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I just had an incident where a router died and I went to replace it and entered what I thought were the same settings as the original, but I just can't seem to get this to work. Let me start by describing my network as it was in working order.

My setup is my ISP is connected to my modem, and the modem is connected to the main router (a Belkin, on WAN port of course), and my main router connected to my second (a DLink, WAN port connected to main LAN port 1). I have wireless disabled on the second but enabled on the first. The main router is 192.168.2.1 and DHCP enabled from *.20 - *.100 and various home devices connect to this wirelessly (phone, computer, XBOX, etc). My second router was 192.168.2.2 and DHCP disabled. My intention was that the second router be a separate network and that any devices connected to this one needed to be manually set up (as I have a couple servers connected that must have static IPs). The devices connected to the second have IPs of *.200 and above. *.200 is also my DNS and domain controller, also all devices connected here exist in my domain. Also, I have port forwarding set up on the main router to point to servers/ports of computers connected to the second network as I do a bit of remote work with these, and my main router only allows me to port forward on the last number of the IP address. I'm not sure what other information I should include.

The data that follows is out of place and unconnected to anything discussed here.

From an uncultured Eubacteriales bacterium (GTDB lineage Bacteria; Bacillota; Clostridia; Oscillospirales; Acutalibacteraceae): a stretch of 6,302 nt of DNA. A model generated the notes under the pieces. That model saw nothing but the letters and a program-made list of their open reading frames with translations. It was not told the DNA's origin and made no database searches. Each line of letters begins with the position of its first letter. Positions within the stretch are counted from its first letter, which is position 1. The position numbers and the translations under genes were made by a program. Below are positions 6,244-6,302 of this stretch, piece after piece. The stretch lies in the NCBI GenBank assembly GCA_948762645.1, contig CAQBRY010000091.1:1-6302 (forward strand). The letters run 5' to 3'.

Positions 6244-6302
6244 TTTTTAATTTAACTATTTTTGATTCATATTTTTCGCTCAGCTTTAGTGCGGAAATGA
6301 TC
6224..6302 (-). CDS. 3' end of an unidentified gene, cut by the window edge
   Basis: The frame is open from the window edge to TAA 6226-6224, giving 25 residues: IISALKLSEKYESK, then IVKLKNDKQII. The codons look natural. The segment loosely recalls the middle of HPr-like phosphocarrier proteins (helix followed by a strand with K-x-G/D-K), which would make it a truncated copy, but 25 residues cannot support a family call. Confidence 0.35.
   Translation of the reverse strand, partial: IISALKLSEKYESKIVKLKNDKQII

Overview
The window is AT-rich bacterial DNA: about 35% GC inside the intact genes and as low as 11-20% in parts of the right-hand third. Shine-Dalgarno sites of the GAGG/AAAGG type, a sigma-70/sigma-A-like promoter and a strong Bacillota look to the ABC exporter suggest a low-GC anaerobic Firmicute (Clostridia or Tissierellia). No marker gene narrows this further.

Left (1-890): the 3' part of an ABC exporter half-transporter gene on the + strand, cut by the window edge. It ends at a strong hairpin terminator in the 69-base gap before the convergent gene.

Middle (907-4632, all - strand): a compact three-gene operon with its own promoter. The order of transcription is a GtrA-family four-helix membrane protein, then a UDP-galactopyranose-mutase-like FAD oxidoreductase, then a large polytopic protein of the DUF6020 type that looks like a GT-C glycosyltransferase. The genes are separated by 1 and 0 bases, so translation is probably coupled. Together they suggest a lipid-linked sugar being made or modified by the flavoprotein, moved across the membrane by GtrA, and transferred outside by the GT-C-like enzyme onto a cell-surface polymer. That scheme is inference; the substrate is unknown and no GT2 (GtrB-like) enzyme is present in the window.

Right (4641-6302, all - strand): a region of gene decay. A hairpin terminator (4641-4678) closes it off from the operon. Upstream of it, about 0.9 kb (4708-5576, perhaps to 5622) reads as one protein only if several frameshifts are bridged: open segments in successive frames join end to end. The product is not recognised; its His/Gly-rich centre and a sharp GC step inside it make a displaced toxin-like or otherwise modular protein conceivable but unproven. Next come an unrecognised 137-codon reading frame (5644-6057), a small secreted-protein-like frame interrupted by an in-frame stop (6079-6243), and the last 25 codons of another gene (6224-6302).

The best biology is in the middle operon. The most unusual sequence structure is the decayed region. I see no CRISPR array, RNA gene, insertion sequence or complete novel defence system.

I recently just had an incident where my second router died, and so I went out and bought another router, a cheap one as I don't need wireless and I also don't require gigabit. The router that died was a DLink and I bought a Belkin to replace it, mind that now I have two Belkin routers now (both default to the same address).

I plug everything physically exactly as before. And I go to configure the new router using one of the physically connected servers I have there. Belkin now has an automatic way of setting up the network settings, it seems it recognizes that 192.168.2.1 is already in use so it defaults to 10.0.0.1 and I have full internet access, but if I leave it this way I'm no longer able to port forward to anything on this router. So, I change the IP to my desired 192.168.2.2 and disable DHCP and such and I leave the WAN settings as Dynamic to allow the main router to take care of it. Now I don't have internet on the second network. I've also modified the WAN settings to a Static address of 192.168.2.2, that didn't work either. As far as DNS, I'm not much of a network guy but my understanding is that's really only for recognition of computer names vs. IPs. And so far I'm not trying to access things by name yet so those settings shouldn't matter, I've already been toggling between automatic and 192.168.2.200 for primary (my DNS server) and 192.168.2.1 for secondary (the main router). Still nothing.

Any ideas?

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migrated from serverfault.com Aug 2 '13 at 4:35

This question came from our site for professional system and network administrators.